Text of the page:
Football violence website collapses

A sinister website for hooligans targeting PNE supporters has been taken off the Internet.

The Evening Post revealed last week how thugs calling themselves North End fans were trying to set up a violent new "firm" by posting notes on the site's message board.

But the website run by Preston Youth Firm (PYF) has now collapsed and is no longer available.

The homepage carried pictures showing scenes of violence abroad and at home and a worrying image of a small child, with what appeared to be blood on his face, making crude hand gestures.

At the top of the page was an animated cartoon picture which showed a baby viciously kicking the badge of Burnley FC. Messages on the website spoke about fights before and after matches. They earmarked a number of fixtures next season for possible action, including those against rivals Burnley and newly promoted Wigan.

The Preston Youth Firm gang will now have to find alternative means of planning their violent meetings.

Hundreds of sites dedicated to so-called "causal culture" celebrate violence among football fans.

As well as PYF, other groups claiming to support Preston North End include the Preston Para Squad and the Preston Internet Nutters, who feature on a site called Real Football Hooligans.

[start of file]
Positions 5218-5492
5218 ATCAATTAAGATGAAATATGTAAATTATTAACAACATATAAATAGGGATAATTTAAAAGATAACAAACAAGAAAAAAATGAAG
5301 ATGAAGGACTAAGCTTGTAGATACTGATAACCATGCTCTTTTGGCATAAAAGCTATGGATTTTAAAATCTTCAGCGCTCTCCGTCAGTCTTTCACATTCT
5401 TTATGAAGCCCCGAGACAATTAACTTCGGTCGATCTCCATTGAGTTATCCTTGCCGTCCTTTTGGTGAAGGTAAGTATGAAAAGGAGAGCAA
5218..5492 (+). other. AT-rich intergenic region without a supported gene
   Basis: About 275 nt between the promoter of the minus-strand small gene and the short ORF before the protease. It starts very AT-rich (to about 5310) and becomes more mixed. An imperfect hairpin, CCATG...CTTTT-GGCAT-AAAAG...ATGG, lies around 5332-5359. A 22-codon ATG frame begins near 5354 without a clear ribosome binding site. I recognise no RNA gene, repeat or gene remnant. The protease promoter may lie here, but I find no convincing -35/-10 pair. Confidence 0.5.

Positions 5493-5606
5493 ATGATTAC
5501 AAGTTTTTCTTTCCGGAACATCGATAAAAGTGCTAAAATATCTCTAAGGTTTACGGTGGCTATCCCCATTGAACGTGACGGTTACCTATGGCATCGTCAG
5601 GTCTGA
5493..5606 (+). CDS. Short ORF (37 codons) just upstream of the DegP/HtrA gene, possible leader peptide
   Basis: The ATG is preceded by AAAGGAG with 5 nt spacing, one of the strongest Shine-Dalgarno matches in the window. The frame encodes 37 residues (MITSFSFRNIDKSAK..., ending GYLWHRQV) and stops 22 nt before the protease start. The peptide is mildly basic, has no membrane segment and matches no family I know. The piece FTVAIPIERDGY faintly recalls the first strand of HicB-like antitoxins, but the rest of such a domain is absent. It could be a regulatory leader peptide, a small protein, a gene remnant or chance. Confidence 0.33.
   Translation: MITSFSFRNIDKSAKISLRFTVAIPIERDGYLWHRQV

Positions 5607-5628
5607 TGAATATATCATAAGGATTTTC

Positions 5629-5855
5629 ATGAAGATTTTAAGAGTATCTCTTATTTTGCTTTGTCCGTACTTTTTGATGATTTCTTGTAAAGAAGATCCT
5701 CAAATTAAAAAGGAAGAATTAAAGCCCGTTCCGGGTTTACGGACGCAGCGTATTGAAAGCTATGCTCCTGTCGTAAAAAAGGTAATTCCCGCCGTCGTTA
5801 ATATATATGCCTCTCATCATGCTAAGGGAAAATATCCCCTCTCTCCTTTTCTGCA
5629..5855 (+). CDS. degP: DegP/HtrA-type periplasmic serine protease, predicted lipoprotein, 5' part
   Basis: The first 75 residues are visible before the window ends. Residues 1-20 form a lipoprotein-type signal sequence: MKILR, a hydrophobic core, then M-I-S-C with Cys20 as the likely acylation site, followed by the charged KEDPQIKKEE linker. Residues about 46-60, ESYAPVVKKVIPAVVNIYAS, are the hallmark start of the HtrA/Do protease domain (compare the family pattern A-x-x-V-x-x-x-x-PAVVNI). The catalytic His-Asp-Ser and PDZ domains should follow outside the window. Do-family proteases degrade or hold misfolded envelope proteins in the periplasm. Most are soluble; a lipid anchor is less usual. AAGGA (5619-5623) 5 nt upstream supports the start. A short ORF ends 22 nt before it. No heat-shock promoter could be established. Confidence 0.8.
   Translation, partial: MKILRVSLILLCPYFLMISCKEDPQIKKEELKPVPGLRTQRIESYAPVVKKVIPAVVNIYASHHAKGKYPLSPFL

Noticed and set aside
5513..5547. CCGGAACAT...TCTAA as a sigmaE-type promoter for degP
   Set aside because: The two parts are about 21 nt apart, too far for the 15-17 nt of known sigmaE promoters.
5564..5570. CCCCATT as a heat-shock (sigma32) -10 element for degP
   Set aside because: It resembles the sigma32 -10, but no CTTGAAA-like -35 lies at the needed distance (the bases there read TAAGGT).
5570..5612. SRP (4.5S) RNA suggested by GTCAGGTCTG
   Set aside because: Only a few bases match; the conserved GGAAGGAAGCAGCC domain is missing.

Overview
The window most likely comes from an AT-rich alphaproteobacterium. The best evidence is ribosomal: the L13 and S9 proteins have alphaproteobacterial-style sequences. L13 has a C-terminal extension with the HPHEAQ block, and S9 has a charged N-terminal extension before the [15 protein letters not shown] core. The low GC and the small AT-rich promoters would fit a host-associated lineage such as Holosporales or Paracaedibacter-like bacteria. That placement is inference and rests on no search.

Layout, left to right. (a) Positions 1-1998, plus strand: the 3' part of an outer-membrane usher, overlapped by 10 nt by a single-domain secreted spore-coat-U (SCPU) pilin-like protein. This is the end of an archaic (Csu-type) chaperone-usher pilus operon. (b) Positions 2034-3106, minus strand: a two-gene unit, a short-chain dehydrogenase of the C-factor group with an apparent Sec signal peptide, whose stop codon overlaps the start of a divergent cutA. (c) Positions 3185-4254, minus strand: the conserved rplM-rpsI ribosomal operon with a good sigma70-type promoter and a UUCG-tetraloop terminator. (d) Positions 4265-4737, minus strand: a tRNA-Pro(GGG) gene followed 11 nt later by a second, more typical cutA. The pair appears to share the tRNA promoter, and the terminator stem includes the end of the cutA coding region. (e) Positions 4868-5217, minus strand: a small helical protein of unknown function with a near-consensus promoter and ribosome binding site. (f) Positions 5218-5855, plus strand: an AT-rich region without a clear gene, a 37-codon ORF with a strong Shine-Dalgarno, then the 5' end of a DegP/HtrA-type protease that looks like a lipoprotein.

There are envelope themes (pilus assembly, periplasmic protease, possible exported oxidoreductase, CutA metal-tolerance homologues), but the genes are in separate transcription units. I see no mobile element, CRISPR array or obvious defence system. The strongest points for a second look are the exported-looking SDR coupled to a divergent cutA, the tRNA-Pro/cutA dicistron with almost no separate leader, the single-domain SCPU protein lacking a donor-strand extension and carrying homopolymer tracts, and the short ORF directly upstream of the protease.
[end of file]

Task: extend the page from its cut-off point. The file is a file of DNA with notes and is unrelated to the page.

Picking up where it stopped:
University of Central Lancashire computer expert, Chris Casey, said it was easy for any fan with sinister motives to set up a website.

He said: "I would imagine that anybody with knowledge of how to work a word processor would be able to set up a basic website.

"There are companies around at the moment, for example Freeserve, who offer a package with a small amount of web space which would be enough for a simple site with text and pictures.

"It is certainly much easier now than it was several years ago.

"There is nobody as such to regulate websites, and one like this would almost be treated as similar to a newsletter."

Preston police football liaison officer PC Guy Nellany was unavailable for comment.

PNE chairman Derek Shaw condemned any websites used by fans to plan violence at football matches.